“Warhol’s Exhibit Transforms Art into Something that Pops,” Jane said, reading the headline aloud.
Behind the photograph were some paintings of what appeared to be bottles of Coca Cola and another one of hundreds of different cans of Campbell’s soup.
“My sister is going to take me on Saturday night. It was the only way my mother said I could go. I’m not sure if we would even be able to get in. Do you want to go?”
I had not even finished processing the question when I found my head tilting slightly sideways, the vision of Warhol replaced by a vision of my father, both mysterious in their own way.
“Of course, we have to. No problem,” I responded, knowing gaining my father’s permission would be much more of a chore.
As I rode on the subway, my grandfather’s cap atop my head, burying my mass of brown curls so they poked out the back and sides, I kept buttoning and unbuttoning my brown tweed jacket. It was snug around my waist and rode up my back when I raised my arms above my shoulders, but I thought it would fit right in at an exhibition.
I kept a pen and notebook inside the front pocket of the jacket. I had recently started jotting down various observations and ideas, thinking it would be good to have some background notes to weave into the context of conversations. I wrote down names I had seen in The Voice: Kerouac, Ginsberg, Burroughs, Pollock. I started to think of myself as one of them, Whitman showing me that I too had their freedom, their spirit, their ability to say damn it all to the man, to conformity. I just couldn’t let my father know that I thought this.
I wanted to tell Jane more about the democratic ideal, I thought it might impress her, but I still hadn’t quite figured out why she might care. I figured it would be more useful to use the notepad to jot down some notes about Warhol’s art. It would paint me both as a serious critic and an intellectual. I think both of those qualities are important in a person. I thought about writing this down while on the train, but the sharp turns and sudden stops would have rendered my penmanship indecipherable. Besides, no one was worth watching or watching me anyways.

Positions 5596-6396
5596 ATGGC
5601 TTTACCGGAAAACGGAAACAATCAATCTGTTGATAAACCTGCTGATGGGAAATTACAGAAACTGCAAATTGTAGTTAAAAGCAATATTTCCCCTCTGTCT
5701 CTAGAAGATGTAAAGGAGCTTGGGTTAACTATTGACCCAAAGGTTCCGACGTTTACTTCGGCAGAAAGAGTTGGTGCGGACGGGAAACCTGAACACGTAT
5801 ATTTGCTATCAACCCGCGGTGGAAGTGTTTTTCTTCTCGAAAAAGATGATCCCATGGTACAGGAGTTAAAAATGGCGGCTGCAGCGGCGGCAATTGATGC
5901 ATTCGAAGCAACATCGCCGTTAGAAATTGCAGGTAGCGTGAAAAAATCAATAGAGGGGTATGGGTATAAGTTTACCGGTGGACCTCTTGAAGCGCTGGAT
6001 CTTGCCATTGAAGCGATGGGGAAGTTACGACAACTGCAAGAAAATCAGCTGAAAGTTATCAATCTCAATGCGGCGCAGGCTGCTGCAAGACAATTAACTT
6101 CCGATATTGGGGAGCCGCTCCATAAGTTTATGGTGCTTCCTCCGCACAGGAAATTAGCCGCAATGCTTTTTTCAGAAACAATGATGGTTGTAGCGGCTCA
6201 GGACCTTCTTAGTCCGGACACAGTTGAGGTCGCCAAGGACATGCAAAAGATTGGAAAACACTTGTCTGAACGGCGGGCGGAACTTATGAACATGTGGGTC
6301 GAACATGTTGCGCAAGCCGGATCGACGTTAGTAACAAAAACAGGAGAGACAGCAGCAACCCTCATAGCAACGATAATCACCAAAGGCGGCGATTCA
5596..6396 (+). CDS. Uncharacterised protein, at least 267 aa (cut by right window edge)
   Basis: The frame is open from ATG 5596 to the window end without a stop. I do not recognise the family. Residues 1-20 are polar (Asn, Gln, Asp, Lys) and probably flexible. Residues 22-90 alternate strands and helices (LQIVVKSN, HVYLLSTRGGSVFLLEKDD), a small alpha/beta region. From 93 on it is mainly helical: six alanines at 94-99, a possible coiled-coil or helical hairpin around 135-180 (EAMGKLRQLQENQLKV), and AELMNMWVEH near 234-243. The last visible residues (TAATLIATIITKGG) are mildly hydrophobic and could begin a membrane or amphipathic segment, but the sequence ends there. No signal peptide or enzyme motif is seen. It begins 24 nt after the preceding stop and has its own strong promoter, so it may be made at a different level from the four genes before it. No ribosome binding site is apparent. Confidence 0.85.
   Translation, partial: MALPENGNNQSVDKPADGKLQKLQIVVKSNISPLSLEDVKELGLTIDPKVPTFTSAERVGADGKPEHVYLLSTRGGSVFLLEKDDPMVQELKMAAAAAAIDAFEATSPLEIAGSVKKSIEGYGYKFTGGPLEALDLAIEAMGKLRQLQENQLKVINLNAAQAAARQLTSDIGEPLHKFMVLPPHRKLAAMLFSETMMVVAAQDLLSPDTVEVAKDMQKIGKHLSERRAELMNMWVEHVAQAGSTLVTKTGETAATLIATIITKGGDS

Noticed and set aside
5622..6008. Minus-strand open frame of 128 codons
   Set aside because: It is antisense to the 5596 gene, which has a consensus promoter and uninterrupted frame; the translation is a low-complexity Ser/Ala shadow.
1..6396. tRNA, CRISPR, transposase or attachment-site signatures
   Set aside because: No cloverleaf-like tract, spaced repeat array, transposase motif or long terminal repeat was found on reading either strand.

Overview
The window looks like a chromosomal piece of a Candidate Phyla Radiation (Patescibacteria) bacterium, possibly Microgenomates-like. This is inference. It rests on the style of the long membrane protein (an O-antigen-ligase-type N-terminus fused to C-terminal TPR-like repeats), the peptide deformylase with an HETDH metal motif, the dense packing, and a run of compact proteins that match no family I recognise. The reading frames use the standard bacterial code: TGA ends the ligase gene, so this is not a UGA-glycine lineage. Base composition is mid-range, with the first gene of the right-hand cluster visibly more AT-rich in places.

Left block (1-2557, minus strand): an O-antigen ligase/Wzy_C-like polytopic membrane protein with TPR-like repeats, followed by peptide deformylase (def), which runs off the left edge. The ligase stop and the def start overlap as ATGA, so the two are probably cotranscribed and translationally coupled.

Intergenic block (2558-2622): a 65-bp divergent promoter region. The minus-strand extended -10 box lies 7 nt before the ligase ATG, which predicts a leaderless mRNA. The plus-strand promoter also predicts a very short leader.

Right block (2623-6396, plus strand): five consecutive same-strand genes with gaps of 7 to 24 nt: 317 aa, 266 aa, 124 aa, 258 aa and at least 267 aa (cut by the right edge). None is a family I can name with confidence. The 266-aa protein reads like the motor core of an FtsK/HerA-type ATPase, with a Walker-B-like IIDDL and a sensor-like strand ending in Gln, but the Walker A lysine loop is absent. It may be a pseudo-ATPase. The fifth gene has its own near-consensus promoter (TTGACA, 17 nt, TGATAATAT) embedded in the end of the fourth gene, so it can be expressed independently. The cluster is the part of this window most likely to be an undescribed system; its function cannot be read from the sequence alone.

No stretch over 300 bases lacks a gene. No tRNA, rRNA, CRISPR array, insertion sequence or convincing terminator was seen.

I was to meet Jane at the corner of 74th and Madison. I didn’t get the chance to come to Manhattan often by myself, sometimes during the week my mother would send me to see my great aunt who lived on the Upper West Side, not far from where my grandfather used to work, the train from Brooklyn taking over an hour to only go a couple of miles. I didn’t mind, as Manhattan always seemed to offer some type of quest. I loved the preciseness that the island offered. It felt to me that nowhere else in America could one feel so exact and final despite the city’s immensity. I liked knowing that I could be lost in the multitudes, just a benign being who could be swallowed alive, but I still always had the sense that I could be found somewhere on that grid of streets and avenues, missing but never lost.
I walked from the subway station on 77th and Lexington, past the bourgeois apartments on Madison, their drivers idling in long, back Cadillacs. I took out my notebook and jotted down fictional names for the drivers. Arthur Wellington Jr. Milo Medividich. Jeeves Jeeves.
I arrived at the corner before Jane and her sister. I leaned back against a cast iron fence. The neighborhood didn’t seem to fit a gathering of such avant-garde art. The neighborhood was too neat, too clean, too Manhattan. I felt the need to differentiate myself. I didn’t know if I wanted to be a part of this type of neighborhood.
My father’s Pall Malls would have been something that would separate me. I wished I had taken one. I thought it might impress Jane, but everyone seemed to be smoking these days. What would I really be proving? As I waited, an older man in a leather jacket, hair slicked back, white t-shirt, as if he was James Dean’s understudy, walked by. I felt that he would recognize my need for a cigarette, the desperate need to look cool. He breezed past me without so much as looking.